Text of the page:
MacBook Air fan...always on..yes or no?

Discussion in 'MacBook Air' started by byziphone4, Jul 8, 2012.

  1. byziphone4 macrumors member

    Joined:
    Jul 30, 2011
    #1
    I just downloaded smcfanControl today for my MacBook Air. I did it for one reason...flash video. I just like the idea of being able to control the fan speed sooner before flash warms the machine up and the fan has to pick it up a notch just to try to cool it down. So the reason for the download was definitely more for a preventive reason. But my question is while the app is running the default is set at 2000rpm...so the fan is always running at this speed while in default...without this app is the fan always on running at least 2000rpm or is the fan completely off when the machine is cooled down enough...taking a break? The reason for asking is because I don't want to have to always run the fan...if it doesn't have to be ran.
     
  2. Intell macrumors P6

    Intell

    Joined:
    Jan 24, 2010
    Location:
    Inside
  3. theSeb macrumors 604

    theSeb

    Joined:
    Aug 10, 2010
    Location:
    Poole, England
    #3
    Indeed, regardless of whether you use a fan control app, the fan always runs at the default of around 2000 RPM.
     
  4. Barna Biro macrumors 6502a

    Barna Biro

    Joined:
    Sep 25, 2011
    Location:
    Luzern, Switzerland
    #4
    Fans always run on everything... desktop, notebook, whatever. Are you people insane? Without some cooling system functioning, the CPU and other components would burn out in a couple of minutes ( assuming you "do something" with the computer and not just stare at the wallpaper ).

    Of course the fans are always running at least at the lowest RPM they can... There's no such thing as "fans not running / taking a break", no matter what computer you use that has fans for cooling purpose.
     
  5. PeterJP macrumors regular

    Joined:
    Feb 2, 2012
    Location:
    Leuven, Belgium
    #5
    Barna,

    Even if you are just staring at the wallpaper :)

    That's not entirely true. Many computer PSUs actually shut down fans most of the time and only ramp it up when the power consumption requires it. I think the same could be done for not so power intensive components (chipset, HTPC GPU, ...) The caveat here is that the system needs a bit more intelligence: you can't just go from 0 to 800 or so RPM. You have to give it a decent amount of power to get started, then you can ramp it down to the desired speed.


    Peter.
     
  6. trondah macrumors 6502

    Joined:
    Dec 1, 2008
    #6
    The fan's default is 2000rpm then it ramps up the speed according to load. smcFancontrol can be used to set a higher default rpm, which could help in preventing the fan to ramp up further.

    Anyways, didn't you hear about flashblock? Should be a default feature of every browser not an extension...
     
  7. theSeb macrumors 604

    theSeb

    Joined:
    Aug 10, 2010
    Location:
    Poole, England
    #7
    Yes, adBlock and flashBlock make the web a much better place.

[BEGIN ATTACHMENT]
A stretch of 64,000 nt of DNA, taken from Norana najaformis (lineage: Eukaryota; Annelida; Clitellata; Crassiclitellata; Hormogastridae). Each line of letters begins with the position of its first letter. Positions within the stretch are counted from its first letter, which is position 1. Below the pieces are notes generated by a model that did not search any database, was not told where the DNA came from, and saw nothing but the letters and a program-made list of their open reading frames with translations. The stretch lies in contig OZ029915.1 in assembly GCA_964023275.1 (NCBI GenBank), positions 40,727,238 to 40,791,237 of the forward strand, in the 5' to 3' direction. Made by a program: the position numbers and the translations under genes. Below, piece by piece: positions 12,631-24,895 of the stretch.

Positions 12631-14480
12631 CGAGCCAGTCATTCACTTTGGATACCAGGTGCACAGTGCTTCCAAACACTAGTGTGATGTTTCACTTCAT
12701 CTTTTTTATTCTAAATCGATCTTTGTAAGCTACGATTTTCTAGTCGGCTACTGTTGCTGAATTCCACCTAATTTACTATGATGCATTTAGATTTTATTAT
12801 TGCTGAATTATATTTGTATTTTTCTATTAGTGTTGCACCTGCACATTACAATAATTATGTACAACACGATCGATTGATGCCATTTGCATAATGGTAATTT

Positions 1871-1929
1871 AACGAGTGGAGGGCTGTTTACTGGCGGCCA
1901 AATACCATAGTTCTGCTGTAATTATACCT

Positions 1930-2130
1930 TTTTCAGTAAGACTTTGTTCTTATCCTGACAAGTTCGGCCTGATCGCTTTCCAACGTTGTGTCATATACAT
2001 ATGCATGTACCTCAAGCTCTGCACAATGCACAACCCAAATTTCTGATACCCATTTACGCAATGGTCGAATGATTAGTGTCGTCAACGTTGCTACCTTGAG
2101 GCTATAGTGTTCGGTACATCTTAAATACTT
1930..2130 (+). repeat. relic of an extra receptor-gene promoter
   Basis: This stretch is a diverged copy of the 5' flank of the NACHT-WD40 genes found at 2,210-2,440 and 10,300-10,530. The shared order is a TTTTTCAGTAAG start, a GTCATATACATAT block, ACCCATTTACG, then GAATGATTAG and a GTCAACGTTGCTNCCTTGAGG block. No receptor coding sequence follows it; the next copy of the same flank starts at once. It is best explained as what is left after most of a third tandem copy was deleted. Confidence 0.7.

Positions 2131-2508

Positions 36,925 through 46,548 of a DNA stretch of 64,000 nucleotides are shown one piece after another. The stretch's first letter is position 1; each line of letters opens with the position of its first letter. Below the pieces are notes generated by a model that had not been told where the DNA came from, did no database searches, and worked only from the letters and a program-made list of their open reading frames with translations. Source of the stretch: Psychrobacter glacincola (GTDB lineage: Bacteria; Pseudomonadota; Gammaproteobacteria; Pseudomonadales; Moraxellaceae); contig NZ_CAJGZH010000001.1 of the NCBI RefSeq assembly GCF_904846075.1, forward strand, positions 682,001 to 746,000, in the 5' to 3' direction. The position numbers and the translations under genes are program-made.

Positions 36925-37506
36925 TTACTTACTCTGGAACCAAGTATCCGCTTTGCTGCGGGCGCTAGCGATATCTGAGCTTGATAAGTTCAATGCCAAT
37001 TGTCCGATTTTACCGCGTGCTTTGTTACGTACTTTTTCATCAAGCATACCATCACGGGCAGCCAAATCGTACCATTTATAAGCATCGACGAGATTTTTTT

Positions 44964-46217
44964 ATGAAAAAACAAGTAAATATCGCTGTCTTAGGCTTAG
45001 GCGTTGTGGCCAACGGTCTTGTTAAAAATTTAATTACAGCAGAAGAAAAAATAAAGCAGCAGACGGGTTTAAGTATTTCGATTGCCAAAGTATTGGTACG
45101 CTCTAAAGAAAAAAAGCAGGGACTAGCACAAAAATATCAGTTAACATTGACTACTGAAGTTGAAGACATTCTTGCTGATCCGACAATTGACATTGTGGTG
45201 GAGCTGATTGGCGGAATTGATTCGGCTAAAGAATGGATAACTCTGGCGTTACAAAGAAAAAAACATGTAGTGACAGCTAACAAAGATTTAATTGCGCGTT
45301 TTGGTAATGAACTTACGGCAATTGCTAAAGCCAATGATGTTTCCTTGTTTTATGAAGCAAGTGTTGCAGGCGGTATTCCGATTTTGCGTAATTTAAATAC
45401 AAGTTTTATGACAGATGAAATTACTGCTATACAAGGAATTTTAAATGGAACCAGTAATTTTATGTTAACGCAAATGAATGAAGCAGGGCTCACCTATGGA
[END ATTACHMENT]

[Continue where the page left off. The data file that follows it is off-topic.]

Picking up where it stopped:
8. Barna Biro macrumors 6502a

    Barna Biro

    Joined:
    Sep 25, 2011
    Location:
    Luzern, Switzerland
    #8
    Dear Peter,

    The PSU is just one component from the entire system ( other components are actively cooled as well and fans mounted to cool CPU for example never "take a break" while the computer is running - according to my knowledge / experience at least ). I don't think your PSU comparison is relevant. I agree about the whole "the system needs to be intelligent" thing, just that in reality, systems are not build like that ( not the things available to the open public at least ).

    If a component is actively cooled by fans and those fans never take a break, they most likely don't do it for a reason :) 99.9% of computers / notebooks ( looking at them as a "whole" and not at individual components that might or might not be smart enough to idle from time to time ) available to the open public which use active cooling ( usually cooled with the help of fans ), produce at least a minimum amount of noise when running and are never "dead silent" :)
     
  9. PeterJP macrumors regular

    Joined:
    Feb 2, 2012
    Location:
    Leuven, Belgium
    #9
    Hi Barna,

    You are right, of course. Your post was more about a system point of view. Nitpicking-loving me then posted a counter that focused on single components. But while posting this, I was also considering the whole as the main goal. So it's good to see that you agree that there should be more intelligence in computer design.

    Having just read Ars Technica's review of the Lost Interview with Steve Jobs, I can now firmly state that most computer companies should lay off 99% of their people, including management of course, and replace them with people who don't just look at technology (hey, it works) or at the sales point of view (we're on the market at a 5% lower price point than the rest) but by people who improve parts based on a systems view (our fans now feature irregular fin spacing because that reduces how noticeable the computer is in use).


    Peter.
     

Share This Page